I put the url that was enclosed in the "documents" and the photographers' site comes up with an error message. I do a search on and voila, there is the URL with the image (cloak and dagger?). It only works if you go into Tineye. It shows the photo with the copyright information like the one I actually find on the photographers' website, but with a different url. Plus, the photographers have the image for sale on their site for a 99 cent puzzle download. I then use my author contact information to contact the photographers to see if I could purchase the photo from them for a writing project, how much it would cost, and all of those sensible things, and they don't even respond. Looks suspicious to me. From that Tineye search there are 147 other sites with this one photo on it. 147 other potential targets for this one photo alone. I don't think they all removed the copyright information :P. It almost looks like something like HAN is doing. I wonder if these photographers/DeBoer are seeding the internet on purpose since HAN uses Webshots to seed the Internet. Common denominator: Webshots.

He goes further to assume I have the original copy of the "infringing" photo stored on all my computers (there is just me right now--there is no team). I never did. All I ever had was the altered one. There is just me; I am not a corporation (yet?). Should it go to court he wants access to my computers, blog back ups, you name it. It feels like I am selling documents from the Pentagon to Iranian terrorists and I am getting a complete workup. Seriously? Over one freaking image? I am a sole proprietor right now working on getting my LLC, so I don't have business insurance as I am still poor and trying to build me a job since nobody will give me the time of day despite my skill sets (yes plural) and he mentioned something about "advertising injury" or something if I had said insurance. Why should I buy business insurance when I don't even own a home or a car right now? I am both ticked off and sick right now.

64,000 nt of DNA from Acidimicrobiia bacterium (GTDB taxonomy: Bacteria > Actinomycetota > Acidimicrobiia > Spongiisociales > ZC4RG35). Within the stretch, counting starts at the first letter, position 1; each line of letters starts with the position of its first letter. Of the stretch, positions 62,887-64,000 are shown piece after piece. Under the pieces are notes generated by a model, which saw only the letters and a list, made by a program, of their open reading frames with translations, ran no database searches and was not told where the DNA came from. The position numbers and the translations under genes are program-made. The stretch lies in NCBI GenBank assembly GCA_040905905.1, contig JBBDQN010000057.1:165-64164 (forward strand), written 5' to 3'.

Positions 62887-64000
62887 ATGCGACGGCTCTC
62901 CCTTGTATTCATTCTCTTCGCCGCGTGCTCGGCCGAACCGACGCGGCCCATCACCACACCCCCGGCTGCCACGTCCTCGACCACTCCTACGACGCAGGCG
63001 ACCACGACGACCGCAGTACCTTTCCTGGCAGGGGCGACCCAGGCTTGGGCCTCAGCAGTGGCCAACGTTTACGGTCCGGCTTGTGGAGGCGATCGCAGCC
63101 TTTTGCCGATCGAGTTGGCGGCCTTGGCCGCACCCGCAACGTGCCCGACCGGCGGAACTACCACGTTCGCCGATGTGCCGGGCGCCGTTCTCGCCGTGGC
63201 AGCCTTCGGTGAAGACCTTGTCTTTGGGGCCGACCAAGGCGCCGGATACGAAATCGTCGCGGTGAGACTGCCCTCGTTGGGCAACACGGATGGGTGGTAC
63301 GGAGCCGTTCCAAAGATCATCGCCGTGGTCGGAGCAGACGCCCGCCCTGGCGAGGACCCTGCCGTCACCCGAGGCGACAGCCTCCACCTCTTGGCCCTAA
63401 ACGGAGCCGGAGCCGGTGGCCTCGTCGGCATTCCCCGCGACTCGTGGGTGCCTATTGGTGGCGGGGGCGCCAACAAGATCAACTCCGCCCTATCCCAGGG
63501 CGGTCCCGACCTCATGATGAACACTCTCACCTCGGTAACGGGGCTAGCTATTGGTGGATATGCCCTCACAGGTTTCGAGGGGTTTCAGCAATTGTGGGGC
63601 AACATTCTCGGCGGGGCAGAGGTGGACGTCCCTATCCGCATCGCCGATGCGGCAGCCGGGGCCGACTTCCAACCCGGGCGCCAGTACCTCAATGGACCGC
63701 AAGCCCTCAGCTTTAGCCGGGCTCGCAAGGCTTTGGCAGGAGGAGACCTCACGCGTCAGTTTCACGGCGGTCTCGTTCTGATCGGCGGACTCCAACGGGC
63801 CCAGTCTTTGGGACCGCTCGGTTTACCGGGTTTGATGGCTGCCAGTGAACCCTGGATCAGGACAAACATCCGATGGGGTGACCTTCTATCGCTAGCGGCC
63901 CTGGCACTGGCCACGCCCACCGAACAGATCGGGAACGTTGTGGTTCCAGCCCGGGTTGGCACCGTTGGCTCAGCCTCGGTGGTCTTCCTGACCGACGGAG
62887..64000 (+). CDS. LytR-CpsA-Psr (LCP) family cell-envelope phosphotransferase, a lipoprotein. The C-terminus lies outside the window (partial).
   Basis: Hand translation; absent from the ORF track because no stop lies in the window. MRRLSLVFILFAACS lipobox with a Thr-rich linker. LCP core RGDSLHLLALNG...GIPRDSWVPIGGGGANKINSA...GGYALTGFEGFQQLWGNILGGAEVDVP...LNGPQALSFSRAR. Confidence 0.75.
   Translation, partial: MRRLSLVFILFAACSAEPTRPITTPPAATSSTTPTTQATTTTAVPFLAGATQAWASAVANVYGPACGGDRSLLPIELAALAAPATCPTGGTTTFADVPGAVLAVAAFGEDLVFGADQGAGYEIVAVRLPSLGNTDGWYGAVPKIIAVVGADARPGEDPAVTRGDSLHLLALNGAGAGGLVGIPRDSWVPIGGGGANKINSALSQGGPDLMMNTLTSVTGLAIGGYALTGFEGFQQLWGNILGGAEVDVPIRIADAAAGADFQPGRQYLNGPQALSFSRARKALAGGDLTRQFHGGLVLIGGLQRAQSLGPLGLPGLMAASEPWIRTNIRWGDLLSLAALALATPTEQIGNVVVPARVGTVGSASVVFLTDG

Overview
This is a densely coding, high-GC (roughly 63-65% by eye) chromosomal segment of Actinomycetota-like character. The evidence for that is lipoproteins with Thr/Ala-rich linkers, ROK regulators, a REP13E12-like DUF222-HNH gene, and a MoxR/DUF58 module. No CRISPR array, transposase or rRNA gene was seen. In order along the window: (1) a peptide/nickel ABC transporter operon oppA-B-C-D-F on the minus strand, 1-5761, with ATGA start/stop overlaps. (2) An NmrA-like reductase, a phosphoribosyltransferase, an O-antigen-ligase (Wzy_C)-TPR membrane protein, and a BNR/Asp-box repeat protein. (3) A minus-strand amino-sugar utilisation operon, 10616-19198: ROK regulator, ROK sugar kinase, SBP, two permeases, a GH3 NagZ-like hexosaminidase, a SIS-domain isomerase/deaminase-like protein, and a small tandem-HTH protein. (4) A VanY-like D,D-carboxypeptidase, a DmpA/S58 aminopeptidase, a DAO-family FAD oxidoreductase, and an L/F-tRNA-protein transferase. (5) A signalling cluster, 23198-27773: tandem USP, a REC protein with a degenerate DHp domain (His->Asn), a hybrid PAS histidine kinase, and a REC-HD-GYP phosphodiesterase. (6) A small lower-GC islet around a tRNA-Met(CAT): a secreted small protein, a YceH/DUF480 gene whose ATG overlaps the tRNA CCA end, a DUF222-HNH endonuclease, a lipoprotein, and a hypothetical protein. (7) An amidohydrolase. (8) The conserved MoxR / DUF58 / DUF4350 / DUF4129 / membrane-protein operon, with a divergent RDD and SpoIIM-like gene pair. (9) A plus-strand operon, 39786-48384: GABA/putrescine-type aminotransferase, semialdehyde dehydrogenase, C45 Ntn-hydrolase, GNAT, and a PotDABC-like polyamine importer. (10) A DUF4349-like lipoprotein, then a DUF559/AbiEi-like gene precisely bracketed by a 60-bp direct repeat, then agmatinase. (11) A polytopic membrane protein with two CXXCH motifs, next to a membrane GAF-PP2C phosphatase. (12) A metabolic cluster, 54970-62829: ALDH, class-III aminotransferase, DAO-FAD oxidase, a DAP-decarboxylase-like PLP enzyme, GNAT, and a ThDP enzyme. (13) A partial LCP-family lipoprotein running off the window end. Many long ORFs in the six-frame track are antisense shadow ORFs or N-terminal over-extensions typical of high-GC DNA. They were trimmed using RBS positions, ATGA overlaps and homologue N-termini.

Anyway, people have brought up mail/email fraud, abuse of power, extortion. I think we can add racketeering to the mix. I think these so called "retroactive licences" are a racket. But how about invasion of privacy? What about spam laws?

Any additional information or advice is welcome. I will go public about this pretty soon.